26. Tito Edwards says:


    I never read that quote before from Lincoln, but judging by the context I was able to surmise it was. My Byrd comment was a bit off, but it was only in done in jest.

  27. Donald R. McClarey says:

    As to Sherman, did he ever hold an entire city to ransom and then burn it to the ground when the ransom was not paid as Confederates did to Chambersburg Pennsylvania? Then of course we could get into the activies of Forrest’s troops at Fort Pillow. The Civil War was largely fought as an honorable war, free of atrocities, but if Lincoln is going to be bashed for the actions of some of his commanders, there is a fair amount on the other side of the ledger.

  28. paul zummo says:

    Don, it looks like a two-front war: the people who oppose Lincoln, and the people upset you’re writing this much about Lincoln. Fortunately, you are Grant, and you can handle them with little problem.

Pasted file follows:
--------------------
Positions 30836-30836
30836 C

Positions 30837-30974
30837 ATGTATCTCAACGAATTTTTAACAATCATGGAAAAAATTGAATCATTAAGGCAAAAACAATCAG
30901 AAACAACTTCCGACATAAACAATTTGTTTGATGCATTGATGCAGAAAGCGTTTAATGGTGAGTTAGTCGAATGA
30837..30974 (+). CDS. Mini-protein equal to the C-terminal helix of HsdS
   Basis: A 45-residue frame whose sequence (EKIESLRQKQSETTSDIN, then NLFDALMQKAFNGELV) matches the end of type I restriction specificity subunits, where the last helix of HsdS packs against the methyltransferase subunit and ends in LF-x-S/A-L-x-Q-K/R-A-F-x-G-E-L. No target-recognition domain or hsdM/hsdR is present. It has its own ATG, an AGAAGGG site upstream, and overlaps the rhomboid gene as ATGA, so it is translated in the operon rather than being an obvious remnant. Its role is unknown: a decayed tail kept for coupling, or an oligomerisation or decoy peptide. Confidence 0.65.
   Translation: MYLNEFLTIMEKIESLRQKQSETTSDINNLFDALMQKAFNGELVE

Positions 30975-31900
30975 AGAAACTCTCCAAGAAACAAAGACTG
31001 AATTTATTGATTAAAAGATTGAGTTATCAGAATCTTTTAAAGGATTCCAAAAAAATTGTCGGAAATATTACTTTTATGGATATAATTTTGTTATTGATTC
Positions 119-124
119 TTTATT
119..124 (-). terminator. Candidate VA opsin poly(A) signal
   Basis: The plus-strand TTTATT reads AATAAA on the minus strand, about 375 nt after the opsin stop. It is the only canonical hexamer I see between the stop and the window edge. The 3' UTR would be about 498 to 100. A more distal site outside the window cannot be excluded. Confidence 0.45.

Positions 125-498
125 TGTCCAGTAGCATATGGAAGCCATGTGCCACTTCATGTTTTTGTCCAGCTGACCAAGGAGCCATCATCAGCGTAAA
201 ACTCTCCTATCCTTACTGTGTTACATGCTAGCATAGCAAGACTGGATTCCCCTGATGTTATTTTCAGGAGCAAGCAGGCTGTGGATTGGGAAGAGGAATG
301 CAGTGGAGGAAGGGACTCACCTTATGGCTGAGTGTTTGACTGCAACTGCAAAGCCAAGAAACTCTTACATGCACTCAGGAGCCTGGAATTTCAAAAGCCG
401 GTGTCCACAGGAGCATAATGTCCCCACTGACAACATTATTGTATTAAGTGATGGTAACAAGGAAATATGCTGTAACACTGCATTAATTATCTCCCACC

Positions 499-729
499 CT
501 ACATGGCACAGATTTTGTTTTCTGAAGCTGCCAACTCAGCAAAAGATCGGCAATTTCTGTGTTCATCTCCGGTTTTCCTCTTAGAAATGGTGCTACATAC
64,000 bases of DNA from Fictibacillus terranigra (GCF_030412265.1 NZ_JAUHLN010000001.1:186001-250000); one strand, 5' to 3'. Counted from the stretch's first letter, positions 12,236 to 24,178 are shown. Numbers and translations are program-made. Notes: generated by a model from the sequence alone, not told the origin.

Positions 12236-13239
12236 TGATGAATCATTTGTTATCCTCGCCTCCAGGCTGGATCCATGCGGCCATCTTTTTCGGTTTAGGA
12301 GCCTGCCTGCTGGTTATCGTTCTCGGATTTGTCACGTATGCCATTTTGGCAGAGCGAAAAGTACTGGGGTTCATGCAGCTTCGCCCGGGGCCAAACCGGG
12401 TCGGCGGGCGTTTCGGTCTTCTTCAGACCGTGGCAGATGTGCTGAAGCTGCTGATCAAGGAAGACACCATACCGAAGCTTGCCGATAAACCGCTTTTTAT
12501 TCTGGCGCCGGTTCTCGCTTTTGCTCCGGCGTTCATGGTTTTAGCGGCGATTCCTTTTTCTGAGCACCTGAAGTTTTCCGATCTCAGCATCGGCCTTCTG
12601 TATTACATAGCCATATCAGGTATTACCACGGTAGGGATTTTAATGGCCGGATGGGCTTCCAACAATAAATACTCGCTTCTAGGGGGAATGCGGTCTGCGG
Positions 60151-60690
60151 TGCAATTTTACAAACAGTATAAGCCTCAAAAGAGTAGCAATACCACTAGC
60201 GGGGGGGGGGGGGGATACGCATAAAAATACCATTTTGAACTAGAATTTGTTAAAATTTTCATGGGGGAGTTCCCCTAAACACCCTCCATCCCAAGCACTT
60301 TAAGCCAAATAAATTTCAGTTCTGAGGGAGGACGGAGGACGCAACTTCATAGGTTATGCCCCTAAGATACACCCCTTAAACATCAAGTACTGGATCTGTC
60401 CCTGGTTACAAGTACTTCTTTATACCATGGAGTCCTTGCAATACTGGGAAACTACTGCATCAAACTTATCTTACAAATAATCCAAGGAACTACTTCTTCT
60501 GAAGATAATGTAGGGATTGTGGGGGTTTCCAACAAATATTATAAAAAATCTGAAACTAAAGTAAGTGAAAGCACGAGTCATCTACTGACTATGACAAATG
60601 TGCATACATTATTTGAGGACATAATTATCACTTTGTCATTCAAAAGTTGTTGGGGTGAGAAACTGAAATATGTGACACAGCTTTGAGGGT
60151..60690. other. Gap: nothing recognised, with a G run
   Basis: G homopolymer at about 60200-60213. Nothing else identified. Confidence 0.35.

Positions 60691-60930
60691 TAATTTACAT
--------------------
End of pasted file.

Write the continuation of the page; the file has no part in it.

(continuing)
29. Tom says:

    Well, when the nuns were teaching me, they said it was not right to justify a practice by claiming that “the other guy does it too.”

    I thought we were talking about Lincoln’s merits, not Davis’.

    And if you don’t think Sherman deliberately targeted civilians, you’re not a serious student of the war.

    He sought to deny food and supplies to the Confederate army (which was already beginning to face severe shortages) by burning farmland in as wide a swath as he could from Atlanta to Savannah… civilian farmland, civilian barns, civilian homes. Forced relocation of civilians, including women and children, and forcing entire cities to be emptied: “it to be to the interest of the United States that all citizens now residing in Atlanta should remove,” read Sherman’s order to the confederate general, Hood, who replied: “This unprecedented measure transcends in studied and ingenious cruelty all acts ever before brought to my attention in the dark history of war.”